Spotlight on Allied Dental Educators

You know you’re drawn to dentistry, but do you know what type of position best fits with your passions and talents? A key part of choosing which health care career path you’ll go down is exploring all of your options, including the lesser known ones. Dentistry may conjure images of all of the dental professionals you’ve interacted with firsthand over the years, but this isn’t the only position available to you in this field.   

For instance, have you considered dedicating your time to educating the next generation of dentists? Allied dental educators are at the forefront of oral health practice, science and technology. After spending some time as dental hygienists, dental assistants or dental laboratory technicians, these professionals shift their focus from practicing to educating and mentoring students interested in dentistry. 

According to a survey conducted by the American Dental Educators’ Association (ADEA), about 50 percent of dental hygiene faculty will be retiring within the next few years — that translates to an expected 300 vacancies in dental hygiene education over the next few years! For those thinking of taking the path to become a dental educator, opportunities are becoming available more than ever.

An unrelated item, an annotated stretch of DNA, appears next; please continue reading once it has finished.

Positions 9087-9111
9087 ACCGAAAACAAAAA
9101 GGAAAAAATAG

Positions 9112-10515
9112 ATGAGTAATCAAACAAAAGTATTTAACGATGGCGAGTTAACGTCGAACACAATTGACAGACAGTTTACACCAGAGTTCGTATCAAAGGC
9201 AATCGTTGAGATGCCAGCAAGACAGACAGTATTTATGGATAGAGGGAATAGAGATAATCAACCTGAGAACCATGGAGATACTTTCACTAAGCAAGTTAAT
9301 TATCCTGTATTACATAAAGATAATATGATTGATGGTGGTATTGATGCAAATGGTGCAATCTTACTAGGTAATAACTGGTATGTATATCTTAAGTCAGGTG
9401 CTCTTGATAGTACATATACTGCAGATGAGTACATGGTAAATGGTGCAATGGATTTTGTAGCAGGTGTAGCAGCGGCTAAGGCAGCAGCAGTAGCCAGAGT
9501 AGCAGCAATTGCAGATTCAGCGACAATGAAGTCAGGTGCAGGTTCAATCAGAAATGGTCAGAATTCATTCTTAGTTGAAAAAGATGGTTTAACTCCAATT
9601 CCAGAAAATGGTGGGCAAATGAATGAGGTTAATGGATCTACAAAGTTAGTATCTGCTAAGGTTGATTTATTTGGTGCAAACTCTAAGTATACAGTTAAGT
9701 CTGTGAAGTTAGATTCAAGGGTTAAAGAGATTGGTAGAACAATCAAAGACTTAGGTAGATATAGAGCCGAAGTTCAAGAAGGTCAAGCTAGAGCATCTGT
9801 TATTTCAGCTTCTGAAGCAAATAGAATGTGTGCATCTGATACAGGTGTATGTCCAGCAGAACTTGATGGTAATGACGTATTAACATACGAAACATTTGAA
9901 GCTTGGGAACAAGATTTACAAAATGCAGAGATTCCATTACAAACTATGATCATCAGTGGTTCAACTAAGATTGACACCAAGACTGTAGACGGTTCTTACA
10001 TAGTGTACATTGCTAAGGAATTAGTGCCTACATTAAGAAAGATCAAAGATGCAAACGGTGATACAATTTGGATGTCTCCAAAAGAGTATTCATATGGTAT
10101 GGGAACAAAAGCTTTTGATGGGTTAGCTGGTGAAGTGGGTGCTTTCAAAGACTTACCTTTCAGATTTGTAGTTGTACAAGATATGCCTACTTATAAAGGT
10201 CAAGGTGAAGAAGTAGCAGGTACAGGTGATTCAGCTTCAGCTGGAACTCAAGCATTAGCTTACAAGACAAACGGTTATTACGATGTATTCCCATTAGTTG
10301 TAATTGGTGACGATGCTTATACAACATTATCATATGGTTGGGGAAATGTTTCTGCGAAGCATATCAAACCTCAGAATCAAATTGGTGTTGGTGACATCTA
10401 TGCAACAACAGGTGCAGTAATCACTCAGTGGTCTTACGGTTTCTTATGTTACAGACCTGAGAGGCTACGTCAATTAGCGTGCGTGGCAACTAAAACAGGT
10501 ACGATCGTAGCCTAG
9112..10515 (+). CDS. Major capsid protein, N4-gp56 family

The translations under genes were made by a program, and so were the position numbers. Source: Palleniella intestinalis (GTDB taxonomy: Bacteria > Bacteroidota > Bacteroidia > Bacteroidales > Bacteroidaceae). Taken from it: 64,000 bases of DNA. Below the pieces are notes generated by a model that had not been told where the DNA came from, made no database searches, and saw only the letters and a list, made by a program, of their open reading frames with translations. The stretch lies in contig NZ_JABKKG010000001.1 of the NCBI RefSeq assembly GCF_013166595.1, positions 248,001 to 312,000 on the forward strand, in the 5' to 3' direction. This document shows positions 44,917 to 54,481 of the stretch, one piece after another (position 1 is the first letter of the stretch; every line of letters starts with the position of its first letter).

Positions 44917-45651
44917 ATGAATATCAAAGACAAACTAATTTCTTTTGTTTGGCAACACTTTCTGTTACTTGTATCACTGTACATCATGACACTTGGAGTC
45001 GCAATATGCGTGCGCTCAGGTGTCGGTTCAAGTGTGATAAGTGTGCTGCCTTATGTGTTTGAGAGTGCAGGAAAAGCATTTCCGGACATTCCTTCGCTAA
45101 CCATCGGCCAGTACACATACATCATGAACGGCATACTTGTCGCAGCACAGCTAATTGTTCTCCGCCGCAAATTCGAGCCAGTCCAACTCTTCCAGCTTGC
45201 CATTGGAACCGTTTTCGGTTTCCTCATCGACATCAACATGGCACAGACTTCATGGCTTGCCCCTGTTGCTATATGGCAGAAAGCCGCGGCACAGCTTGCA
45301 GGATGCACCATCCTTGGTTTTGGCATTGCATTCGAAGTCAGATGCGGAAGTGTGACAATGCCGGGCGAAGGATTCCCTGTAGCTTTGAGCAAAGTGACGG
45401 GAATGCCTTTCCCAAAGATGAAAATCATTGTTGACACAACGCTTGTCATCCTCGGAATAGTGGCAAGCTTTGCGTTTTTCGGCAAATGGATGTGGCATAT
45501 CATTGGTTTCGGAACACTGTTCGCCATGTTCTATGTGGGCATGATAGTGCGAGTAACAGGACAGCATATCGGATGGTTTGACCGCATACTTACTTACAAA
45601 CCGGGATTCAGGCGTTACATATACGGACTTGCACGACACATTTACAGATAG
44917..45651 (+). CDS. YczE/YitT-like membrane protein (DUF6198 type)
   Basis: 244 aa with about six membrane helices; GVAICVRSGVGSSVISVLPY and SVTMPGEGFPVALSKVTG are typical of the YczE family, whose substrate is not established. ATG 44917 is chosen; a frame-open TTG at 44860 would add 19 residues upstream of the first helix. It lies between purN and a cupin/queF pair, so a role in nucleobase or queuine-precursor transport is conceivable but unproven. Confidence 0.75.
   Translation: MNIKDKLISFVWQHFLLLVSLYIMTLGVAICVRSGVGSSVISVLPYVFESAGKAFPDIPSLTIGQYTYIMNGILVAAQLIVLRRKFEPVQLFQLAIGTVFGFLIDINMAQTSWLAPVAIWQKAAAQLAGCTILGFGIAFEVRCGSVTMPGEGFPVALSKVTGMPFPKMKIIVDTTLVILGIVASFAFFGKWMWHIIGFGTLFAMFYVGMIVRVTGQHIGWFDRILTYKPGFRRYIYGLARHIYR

Education for the Educator

As of 2012, hundreds of accredited allied dental educator programs are available. This includes 332 dental hygiene programs, 287 dental assisting programs and 19 dental laboratory technology programs.

Allied dental educators can work in full-time or part-time capacities. Each level requires specific certification. Considering part-time? Expect to earn at least a bachelor’s degree. If you want to be a full-time educator, you will need a graduate or doctoral degree. Throughout your career, continuing education will be key to keeping up with this fast evolving, technology-driven field. 

Hours and Conditions

ADEA has found that over 70 percent of new faculty start out in part-time positions. This has lowered in the past few years — in 2014, over 72 percent of the new faculty started in part-time positions. As time goes on, we can expect incremental increases in full-time positions available for new faculty, depending on those part-time educators advancing their degrees.

Dental educators can work in many different educational environments. Vocational schools, colleges, universities, health centers and dental schools are a few options. Wherever certificates and degrees are available for dental hygienists, assistants and/or laboratory technicians, you’ll find an allied dental educator at work.

If you’re interested in dentistry and passionate about teaching, you just might find your perfect caring career in allied dental education.

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